It is partially in response to this that an increasing number of countries—including India—have begun to enact data localization laws requiring the companies on whose platforms their citizens exchange data to establish local data centres so that the data that their citizens generate remains within their jurisdiction. The thinking seems to be that by forcing big tech companies to localize their data as a condition to market access, these countries will be able to wrest back control over strategically important data that they have no other means to access. As soon as local data centres are established, I have no doubt that law enforcement will ask that they be allowed to dip into that local pool of data whenever they need to.

Unfortunately, we can no longer be certain that the approach of collecting vast volumes of data in the hope that this will allow us to uncover the information hidden within it still makes sense. Internet users already generate 2.5 quintillion bytes of data a day. By next year, that number will have risen to 1.7 megabytes a second. According to some estimates, it is already going to take a single person 181 million years to download all the data on the internet. If you factor in data that will in the near future be generated by Internet of Things (IoT), the cameras that surround us and look down at us from the sky and the smart devices that we’ve increasingly welcomed into our homes, the volume of data that law enforcement will have to wade through is truly staggering.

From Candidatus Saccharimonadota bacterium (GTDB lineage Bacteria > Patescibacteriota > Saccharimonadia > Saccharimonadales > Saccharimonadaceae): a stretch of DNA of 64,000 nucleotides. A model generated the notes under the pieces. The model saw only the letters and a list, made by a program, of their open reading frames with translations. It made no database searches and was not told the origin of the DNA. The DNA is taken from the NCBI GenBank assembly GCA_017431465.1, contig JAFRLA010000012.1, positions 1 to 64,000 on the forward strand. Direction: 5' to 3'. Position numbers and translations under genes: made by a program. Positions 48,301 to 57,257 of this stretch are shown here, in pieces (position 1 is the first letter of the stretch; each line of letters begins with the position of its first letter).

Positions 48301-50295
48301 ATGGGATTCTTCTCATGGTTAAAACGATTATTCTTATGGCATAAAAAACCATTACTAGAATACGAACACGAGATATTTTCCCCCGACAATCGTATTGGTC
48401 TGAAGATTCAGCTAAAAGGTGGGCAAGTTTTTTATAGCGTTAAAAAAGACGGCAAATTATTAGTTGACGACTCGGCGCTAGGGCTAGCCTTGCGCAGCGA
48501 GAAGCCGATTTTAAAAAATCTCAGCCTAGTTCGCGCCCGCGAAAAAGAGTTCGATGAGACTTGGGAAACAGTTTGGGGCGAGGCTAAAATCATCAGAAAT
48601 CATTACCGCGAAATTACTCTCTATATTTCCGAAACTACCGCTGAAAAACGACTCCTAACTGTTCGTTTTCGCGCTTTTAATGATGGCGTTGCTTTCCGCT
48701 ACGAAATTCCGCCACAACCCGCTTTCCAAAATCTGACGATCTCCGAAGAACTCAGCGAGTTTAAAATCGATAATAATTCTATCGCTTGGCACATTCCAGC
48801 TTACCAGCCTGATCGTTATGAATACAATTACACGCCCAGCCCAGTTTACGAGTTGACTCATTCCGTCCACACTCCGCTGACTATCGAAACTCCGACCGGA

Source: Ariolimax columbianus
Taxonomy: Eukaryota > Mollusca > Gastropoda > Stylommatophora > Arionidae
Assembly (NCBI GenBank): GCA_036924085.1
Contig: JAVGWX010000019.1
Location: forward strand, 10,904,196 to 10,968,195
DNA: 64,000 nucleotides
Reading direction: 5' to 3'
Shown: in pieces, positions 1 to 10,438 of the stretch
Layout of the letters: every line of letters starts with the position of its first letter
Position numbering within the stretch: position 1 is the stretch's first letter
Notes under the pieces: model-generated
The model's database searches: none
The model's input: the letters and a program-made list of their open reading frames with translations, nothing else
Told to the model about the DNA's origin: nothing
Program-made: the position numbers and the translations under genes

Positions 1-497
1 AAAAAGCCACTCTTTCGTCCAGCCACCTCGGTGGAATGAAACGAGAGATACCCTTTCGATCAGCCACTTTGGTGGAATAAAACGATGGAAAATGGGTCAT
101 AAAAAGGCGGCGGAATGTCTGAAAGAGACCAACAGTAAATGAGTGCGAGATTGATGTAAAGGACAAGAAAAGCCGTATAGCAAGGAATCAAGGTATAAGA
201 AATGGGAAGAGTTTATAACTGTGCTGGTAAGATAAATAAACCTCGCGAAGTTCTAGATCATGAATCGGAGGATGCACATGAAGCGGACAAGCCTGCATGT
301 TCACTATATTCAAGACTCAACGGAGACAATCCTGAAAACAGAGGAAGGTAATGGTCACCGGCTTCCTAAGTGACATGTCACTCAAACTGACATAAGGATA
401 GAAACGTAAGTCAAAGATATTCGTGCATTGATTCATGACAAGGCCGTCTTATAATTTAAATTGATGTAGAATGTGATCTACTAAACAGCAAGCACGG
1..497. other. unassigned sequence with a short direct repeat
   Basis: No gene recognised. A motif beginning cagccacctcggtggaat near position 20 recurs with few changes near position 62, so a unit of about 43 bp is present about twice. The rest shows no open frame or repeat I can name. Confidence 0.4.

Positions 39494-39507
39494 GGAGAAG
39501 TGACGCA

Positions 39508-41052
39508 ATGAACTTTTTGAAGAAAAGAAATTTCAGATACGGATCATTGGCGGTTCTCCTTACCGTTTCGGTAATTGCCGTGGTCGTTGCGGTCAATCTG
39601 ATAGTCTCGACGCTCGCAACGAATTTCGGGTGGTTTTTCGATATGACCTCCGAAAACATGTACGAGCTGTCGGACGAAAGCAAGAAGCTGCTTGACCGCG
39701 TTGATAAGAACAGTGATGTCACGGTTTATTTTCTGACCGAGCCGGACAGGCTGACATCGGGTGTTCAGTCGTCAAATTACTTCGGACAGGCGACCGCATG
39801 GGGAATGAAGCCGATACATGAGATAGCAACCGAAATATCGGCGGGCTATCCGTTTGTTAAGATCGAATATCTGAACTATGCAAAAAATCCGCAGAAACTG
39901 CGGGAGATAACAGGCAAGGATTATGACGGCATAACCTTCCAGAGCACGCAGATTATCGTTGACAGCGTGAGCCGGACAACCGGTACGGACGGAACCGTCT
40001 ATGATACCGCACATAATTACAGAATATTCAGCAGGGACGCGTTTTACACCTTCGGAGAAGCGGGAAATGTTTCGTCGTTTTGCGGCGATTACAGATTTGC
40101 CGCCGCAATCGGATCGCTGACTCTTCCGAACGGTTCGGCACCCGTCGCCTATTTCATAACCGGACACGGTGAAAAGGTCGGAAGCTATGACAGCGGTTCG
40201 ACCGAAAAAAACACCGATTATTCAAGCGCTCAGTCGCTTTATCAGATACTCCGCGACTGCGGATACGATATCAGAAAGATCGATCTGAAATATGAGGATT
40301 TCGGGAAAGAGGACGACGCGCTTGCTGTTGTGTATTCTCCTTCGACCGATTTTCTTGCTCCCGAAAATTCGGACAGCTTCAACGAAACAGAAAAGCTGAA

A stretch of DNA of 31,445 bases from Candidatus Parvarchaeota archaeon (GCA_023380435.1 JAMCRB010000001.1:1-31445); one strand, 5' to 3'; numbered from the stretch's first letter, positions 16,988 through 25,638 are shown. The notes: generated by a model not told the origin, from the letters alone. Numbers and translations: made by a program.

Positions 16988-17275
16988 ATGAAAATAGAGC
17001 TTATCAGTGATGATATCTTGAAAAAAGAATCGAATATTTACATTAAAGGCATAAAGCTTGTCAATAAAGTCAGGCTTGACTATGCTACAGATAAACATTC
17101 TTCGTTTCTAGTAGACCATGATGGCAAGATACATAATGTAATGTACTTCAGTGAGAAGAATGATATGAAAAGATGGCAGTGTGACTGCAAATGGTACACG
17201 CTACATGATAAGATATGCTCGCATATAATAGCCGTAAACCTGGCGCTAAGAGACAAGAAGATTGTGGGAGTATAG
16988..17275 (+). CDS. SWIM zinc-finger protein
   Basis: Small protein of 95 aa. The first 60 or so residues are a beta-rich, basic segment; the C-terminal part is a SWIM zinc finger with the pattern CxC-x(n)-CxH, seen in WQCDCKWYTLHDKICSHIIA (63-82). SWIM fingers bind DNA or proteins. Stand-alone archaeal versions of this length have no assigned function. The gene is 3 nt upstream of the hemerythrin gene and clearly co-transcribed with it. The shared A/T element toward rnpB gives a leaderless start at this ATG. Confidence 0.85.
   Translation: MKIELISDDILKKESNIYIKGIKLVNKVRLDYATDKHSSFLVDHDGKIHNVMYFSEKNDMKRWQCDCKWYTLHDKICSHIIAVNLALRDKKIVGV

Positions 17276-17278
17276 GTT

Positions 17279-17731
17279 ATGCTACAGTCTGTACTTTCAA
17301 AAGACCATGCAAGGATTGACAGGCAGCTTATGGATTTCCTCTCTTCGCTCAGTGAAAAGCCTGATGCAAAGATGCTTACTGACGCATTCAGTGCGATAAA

We’ve known for some time that despite the efforts of the US government to collect vast amounts of data, its ability to glean actionable intelligence out of it has been poor. In 2009, despite the efforts of the NSA, the “underwear bomber" was able to board a flight from Amsterdam to Detroit armed with explosives and only failed to blow up the plane because of his own ineptitude. Even former US President Barack Obama agreed that the problem was not a failure to collect intelligence, but “to integrate and understand the intelligence that we already had". In 2014, a study by the New America Foundation analysed 225 terrorism cases in the US since 11 September 2001 and found that bulk collection of phone records had little to no discernible impact on preventing terrorism. The breakthroughs in most instances had come from traditional methods of investigation. This corroborated the findings of a review group appointed by the White House that found that the NSA’s counterterrorism programme did not really prevent attacks.

The world is generating too much data for any agency, no matter how much technology it uses, to be able to separate useful information from the noise. As much as the governments of the world might chafe at the US government’s ability to dip directly into the fire hose of data, they should realize that this is no longer the advantage it might once have been.

And then they should re-evaluate their insistence on data localization as a means to get access to useful intelligence. If the chance of finding a needle in the digital haystack is so low, is there still merit in requiring all that data to be brought onshore?